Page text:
• orphan drugs - An FDA category that refers to medications used to treat diseases and conditions that occur rarely. There is little financial incentive for the pharmaceutical industry to develop medications for these diseases or conditions. Orphan drug status, however, gives a manufacturer specific financial incentives to develop and provide such medications.
  • pharmacokinetics - The processes (in a living organism) of absorption, distribution, metabolism, and excretion of a drug or vaccine.
  • Phase I trials - Initial studies to determine the metabolism and pharmacologic actions of drugs in humans, the side effects associated with increasing doses, and to gain early evidence of effectiveness; may include healthy participants and/or patients.
  • Phase II trials - Controlled clinical studies conducted to evaluate the effectiveness of the drug for a particular indication or indications in patients with the disease or condition under study and to determine the common short-term side effects and risks.
  • Phase III trials - Expanded controlled and uncontrolled trials after preliminary evidence suggesting effectiveness of the drug has been obtained, and are intended to gather additional information to evaluate the overall benefit-risk relationship of the drug and provide and adequate basis for physician labeling.
  • Phase IV trials - Post-marketing studies to delineate additional information including the drug's risks, benefits, and optimal use.
  • placebo - A placebo is an inactive pill, liquid, or powder that has no treatment value. In clinical trials, experimental treatments are often compared with placebos to assess the treatment's effectiveness. (See Placebo Controlled Study).
  • placebo controlled study - A method of investigation of drugs in which an inactive substance (the placebo) is given to one group of participants, while the drug being tested is given to another group. The results obtained in the two groups are then compared to see if the investigational treatment is more effective in treating the condition.
  • placebo effect - A physical or emotional change, occurring after a substance is taken or administered, that is not the result of any special property of the substance. The change may be beneficial, reflecting the expectations of the participant and, often, the expectations of the person giving the substance.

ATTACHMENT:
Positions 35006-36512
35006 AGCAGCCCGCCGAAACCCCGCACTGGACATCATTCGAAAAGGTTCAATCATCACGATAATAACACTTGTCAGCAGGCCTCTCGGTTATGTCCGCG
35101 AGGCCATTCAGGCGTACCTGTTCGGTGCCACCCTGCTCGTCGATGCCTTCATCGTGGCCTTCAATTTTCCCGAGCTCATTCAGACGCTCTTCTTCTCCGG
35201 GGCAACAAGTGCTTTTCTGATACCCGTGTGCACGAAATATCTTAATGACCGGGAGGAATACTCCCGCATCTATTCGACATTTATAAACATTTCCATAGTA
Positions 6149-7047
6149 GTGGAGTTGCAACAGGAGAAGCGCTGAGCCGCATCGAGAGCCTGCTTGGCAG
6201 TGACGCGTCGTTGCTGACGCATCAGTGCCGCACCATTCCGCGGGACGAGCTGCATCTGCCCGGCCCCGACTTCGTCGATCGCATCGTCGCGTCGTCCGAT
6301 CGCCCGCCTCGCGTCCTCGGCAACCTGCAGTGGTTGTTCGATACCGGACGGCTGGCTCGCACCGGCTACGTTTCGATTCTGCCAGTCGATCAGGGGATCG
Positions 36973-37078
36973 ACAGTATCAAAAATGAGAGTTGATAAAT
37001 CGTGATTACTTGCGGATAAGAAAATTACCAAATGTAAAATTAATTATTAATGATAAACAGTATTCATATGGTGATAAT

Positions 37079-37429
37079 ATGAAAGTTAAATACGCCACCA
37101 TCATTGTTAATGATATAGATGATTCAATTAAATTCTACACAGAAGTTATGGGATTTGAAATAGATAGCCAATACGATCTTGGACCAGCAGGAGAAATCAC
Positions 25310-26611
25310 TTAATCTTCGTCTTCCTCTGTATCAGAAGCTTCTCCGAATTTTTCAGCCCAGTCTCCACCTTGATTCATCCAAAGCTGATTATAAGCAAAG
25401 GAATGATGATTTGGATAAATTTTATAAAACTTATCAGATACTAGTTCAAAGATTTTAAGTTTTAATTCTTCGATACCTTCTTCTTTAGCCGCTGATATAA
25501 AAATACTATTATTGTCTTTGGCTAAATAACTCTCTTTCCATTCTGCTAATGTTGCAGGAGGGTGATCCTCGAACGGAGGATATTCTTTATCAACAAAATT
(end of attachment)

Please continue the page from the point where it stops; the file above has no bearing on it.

• plasma proteins - can bind drugs, acidic drugs bind to albumin, basic drugs bind to lipoproteins or to alpha-1 acid glycoprotein.
  • Preclinical - Refers to the testing of experimental drugs in the test tube or in animals - the testing that occurs before trials in humans may be carried out.
  • side effects - Any undesired actions or effects of a drug or treatment. Negative or adverse effects may include headache, nausea, hair loss, skin irritation, or other physical problems. Experimental drugs must be evaluated for both immediate and long-term side effects (See Adverse Reaction).
  • statistical significance - The probability that an event or difference occurred by chance alone. In clinical trials, the level of statistical significance depends on the number of participants studied and the observations made, as well as the magnitude of differences observed.
  • toxicity - An adverse effect produced by a drug that is detrimental to the participant's health. The level of toxicity associated with a drug will vary depending on the condition which the drug is used to treat.
  • treatment IND - Investigational New Drug (IND) application, which is part of the process to get approval from the FDA for marketing a new prescription drug in the U.S. It makes promising new drugs available to desperately ill participants as early in the drug development process as possible. Treatment INDs are made available to participants before general marketing begins, typically during Phase III studies. To be considered for a treatment IND a participant cannot be eligible to be in the definitive clinical trial.
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Cite this page: Hill, M.A. (2018, November 16) Embryology Abnormal Development - Herbal Drugs. Retrieved from https://embryology.med.unsw.edu.au/embryology/index.php/Abnormal_Development_-_Herbal_Drugs

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© Dr Mark Hill 2018, UNSW Embryology ISBN: 978 0 7334 2609 4 - UNSW CRICOS Provider Code No. 00098G